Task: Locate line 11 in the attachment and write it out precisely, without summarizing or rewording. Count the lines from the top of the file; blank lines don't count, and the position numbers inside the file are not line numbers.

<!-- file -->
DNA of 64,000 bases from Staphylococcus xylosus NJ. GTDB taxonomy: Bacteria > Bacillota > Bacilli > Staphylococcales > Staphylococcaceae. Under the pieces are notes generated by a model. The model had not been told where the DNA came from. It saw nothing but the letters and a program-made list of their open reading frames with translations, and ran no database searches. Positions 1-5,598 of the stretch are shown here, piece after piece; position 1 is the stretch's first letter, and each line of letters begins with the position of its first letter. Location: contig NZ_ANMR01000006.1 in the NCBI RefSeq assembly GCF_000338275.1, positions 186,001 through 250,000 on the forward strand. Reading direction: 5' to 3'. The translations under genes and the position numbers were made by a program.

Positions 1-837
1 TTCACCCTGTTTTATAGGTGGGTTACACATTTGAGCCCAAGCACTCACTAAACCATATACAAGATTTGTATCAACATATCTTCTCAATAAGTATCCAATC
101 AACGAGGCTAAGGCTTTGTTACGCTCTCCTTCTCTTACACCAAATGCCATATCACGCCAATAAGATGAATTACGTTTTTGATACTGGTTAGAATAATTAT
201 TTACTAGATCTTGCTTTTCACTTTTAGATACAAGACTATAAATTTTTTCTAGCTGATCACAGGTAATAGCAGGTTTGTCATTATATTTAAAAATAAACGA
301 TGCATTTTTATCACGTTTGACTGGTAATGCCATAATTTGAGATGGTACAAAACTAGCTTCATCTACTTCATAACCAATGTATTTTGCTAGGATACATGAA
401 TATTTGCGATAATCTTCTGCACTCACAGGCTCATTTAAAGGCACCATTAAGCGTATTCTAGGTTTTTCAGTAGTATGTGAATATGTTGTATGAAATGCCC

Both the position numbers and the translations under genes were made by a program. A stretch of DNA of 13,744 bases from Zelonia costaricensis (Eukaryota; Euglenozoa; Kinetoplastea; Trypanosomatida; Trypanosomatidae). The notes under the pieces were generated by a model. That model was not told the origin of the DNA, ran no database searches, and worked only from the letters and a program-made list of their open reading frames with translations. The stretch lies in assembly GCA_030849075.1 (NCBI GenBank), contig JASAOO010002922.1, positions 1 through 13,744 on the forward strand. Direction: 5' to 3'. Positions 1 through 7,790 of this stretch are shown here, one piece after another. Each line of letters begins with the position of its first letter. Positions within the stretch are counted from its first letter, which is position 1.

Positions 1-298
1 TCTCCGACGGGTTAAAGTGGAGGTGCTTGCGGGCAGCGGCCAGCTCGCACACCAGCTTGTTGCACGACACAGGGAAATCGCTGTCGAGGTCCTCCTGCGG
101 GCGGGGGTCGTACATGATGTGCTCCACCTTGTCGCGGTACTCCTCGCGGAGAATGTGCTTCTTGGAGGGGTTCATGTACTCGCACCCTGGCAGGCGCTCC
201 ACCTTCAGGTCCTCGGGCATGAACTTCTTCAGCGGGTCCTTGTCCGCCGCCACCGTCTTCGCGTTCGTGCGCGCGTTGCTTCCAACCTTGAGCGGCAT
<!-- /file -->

101 GCGGGGGTCGTACATGATGTGCTCCACCTTGTCGCGGTACTCCTCGCGGAGAATGTGCTTCTTGGAGGGGTTCATGTACTCGCACCCTGGCAGGCGCTCC